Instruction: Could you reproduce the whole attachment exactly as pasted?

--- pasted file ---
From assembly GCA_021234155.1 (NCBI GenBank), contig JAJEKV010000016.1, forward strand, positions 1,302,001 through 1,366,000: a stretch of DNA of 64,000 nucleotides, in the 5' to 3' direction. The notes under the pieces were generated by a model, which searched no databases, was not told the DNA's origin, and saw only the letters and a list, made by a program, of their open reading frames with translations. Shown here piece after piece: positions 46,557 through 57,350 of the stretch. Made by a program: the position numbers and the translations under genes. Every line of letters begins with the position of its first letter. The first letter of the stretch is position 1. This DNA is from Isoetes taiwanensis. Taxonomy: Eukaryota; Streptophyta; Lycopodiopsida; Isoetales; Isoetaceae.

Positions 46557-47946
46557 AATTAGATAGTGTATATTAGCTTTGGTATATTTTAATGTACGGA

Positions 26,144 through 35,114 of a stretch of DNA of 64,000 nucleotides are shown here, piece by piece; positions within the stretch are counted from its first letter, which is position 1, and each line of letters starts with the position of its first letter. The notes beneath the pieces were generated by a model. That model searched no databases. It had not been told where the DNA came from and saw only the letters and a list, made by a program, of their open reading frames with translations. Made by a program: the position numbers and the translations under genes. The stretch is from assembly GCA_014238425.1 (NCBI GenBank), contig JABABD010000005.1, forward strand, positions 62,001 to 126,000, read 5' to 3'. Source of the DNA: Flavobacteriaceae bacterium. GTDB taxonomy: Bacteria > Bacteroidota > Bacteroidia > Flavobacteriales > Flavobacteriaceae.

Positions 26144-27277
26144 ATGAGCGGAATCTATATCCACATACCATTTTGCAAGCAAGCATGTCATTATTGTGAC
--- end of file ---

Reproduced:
From assembly GCA_021234155.1 (NCBI GenBank), contig JAJEKV010000016.1, forward strand, positions 1,302,001 through 1,366,000: a stretch of DNA of 64,000 nucleotides, in the 5' to 3' direction. The notes under the pieces were generated by a model, which searched no databases, was not told the DNA's origin, and saw only the letters and a list, made by a program, of their open reading frames with translations. Shown here piece after piece: positions 46,557 through 57,350 of the stretch. Made by a program: the position numbers and the translations under genes. Every line of letters begins with the position of its first letter. The first letter of the stretch is position 1. This DNA is from Isoetes taiwanensis. Taxonomy: Eukaryota; Streptophyta; Lycopodiopsida; Isoetales; Isoetaceae.

Positions 46557-47946
46557 AATTAGATAGTGTATATTAGCTTTGGTATATTTTAATGTACGGA

Positions 26,144 through 35,114 of a stretch of DNA of 64,000 nucleotides are shown here, piece by piece; positions within the stretch are counted from its first letter, which is position 1, and each line of letters starts with the position of its first letter. The notes beneath the pieces were generated by a model. That model searched no databases. It had not been told where the DNA came from and saw only the letters and a list, made by a program, of their open reading frames with translations. Made by a program: the position numbers and the translations under genes. The stretch is from assembly GCA_014238425.1 (NCBI GenBank), contig JABABD010000005.1, forward strand, positions 62,001 to 126,000, read 5' to 3'. Source of the DNA: Flavobacteriaceae bacterium. GTDB taxonomy: Bacteria > Bacteroidota > Bacteroidia > Flavobacteriales > Flavobacteriaceae.

Positions 26144-27277
26144 ATGAGCGGAATCTATATCCACATACCATTTTGCAAGCAAGCATGTCATTATTGTGAC